Maybe it's compensating for something, but for a little state, Connecticut tends to do things big.
According to the U.S. Department of Commerce 2008 analysis, Connecticut has the highest per capita personal income in the nation. Growing up in Connecticut, I've heard all the knocks: You know you're from Connecticut if your family has more cars than legal drivers if you own a polo shirt for every day of the week if your family flies a UConn flag and has two UConn bumper stickers.
In keeping with its tradition of excess, Connecticut basketball made profits of more than $6 million in 2008, and this season it is sending two basketball teams to Final Fours.
Which led my Connecticut-educated brain to wonder, if the men's and women's hoop teams are both dancing to a title, how does the Huskies' mascot manage his time? After all, if you grew up in Connecticut, you surely know that UConn's hallowed husky mascot's name is Jonathan (and you were devastated when you heard the news that a ruptured-spleen mishap ended the days of "The Husky Slide" across the Civic Center floor).
Jim McIsaac/Getty Images
Yes, the UConn mascot is actually named Jonathan.
We called up the athletic department in Storrs in hopes of getting a peek under the hood of Jonathan's head, but alas, it is strict policy of the athletic department to "keep the mystique of the husky." That's why, said UConn spokesman Mike Enright, the student mascots aren't allowed to talk to the media.
Fair enough, but the questions still remained: How does the Husky do it? Like St. Nick making the magical rounds, I envisioned a sled dog in the sky cruising from Detroit to St. Louis. I just had to know. Luckily, UConn cheer coach Neal Kearny was willing to provide some how-tos of Jonathan, even while guarding the who's who.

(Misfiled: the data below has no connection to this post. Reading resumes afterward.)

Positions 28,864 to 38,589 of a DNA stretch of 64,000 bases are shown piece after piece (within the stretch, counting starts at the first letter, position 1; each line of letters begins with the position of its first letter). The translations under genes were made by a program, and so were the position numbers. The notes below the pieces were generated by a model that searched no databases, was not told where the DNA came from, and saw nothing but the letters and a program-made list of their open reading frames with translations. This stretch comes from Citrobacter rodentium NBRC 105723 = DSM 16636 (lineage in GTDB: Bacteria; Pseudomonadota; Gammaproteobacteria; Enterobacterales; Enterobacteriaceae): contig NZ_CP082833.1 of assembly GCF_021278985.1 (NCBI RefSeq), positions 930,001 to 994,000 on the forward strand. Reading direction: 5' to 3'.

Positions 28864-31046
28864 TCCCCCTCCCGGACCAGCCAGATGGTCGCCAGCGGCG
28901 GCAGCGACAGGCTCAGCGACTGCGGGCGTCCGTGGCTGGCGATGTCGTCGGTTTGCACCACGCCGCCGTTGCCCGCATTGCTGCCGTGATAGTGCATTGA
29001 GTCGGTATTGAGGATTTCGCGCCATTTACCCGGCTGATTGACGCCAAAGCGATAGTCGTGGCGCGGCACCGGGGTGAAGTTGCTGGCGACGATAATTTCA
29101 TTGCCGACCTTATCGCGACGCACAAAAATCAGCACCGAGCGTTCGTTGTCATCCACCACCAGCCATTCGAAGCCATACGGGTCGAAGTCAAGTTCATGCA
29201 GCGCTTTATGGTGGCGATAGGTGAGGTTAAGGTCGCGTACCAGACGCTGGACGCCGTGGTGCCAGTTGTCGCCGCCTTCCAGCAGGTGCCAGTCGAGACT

OK, how does the Husky do it?
Kearny: Actually, there are seven individual husky dogs at the university. There's one for men's basketball, women's basketball, football, soccer, volleyball
So you have one mascot for the men's team and one for the women's team?
Yes, we have to. We have two totally separate cheer teams, too. The blue team and the white team, and they each have their own husky mascot.
Is it hard to find seven worthy husky dogs -- er, student mascots each year?
It's hard to narrow them down. I had over 60 kids try out this year.
What's the tryout like to be the UConn husky?
We have them put on the suit, see how they look in it. Then we have them show us happy, show me sad, that kind of stuff. We give them scenarios, much like an acting tryout for a part -- we are down by two, we launch a 3-pointer at the buzzer and it goes in, what's your reaction? Or, show me your reaction to a crying kid.
How do you select the top dog for the big games?
Performance through the year and interaction with fans at games determines that, plus their class year. The best mascot can choose if they want to go with the men's team or the women's team. This year, he opted to go with the women.
No wonder they're undefeated -- they have the very best sixth man. Does the mascot travel with the team or are they left to shop Priceline with a mysterious fuzzy carry-on?
No, they fly chartered flights with the team and their dry-cleaned suit.
How much does a husky suit cost, anyway?
About $2,500 per suit.
You've been the coach for 22 years. How many Husky suits have you seen come and go?
Um, they last about 2 or 3 years. We get a new one almost every year, and the old ones are rotated.
Expensive threads, someone to pick up your dry cleaning, chartered flights -- the husky dogs have it pretty good.
Yeah, and one of their favorite perks is that they're outfitted by Nike, too. Just like the rest of the team.
OK, just give me something to go on about these Final Four-bound mystery mascots. What are they like? Are they athletes? Gymnasts? Just dog lovers?
Well, our mascots don't do too much stunting with the cheer team, they're only hoisted up in pyramids, so the kids are more actors than gymnasts. One of the husky mascots is a puppetry major, and two actually work at Six Flags as costumed characters, so they really have a sense of animation. One husky is an actuary science major, one's a biology major and I have a psychology major, too. So there's a lot inside all those suits. But we like to keep it that way.
Mary Buckheit is a Page 2 columnist. She can be reached at email@example.com.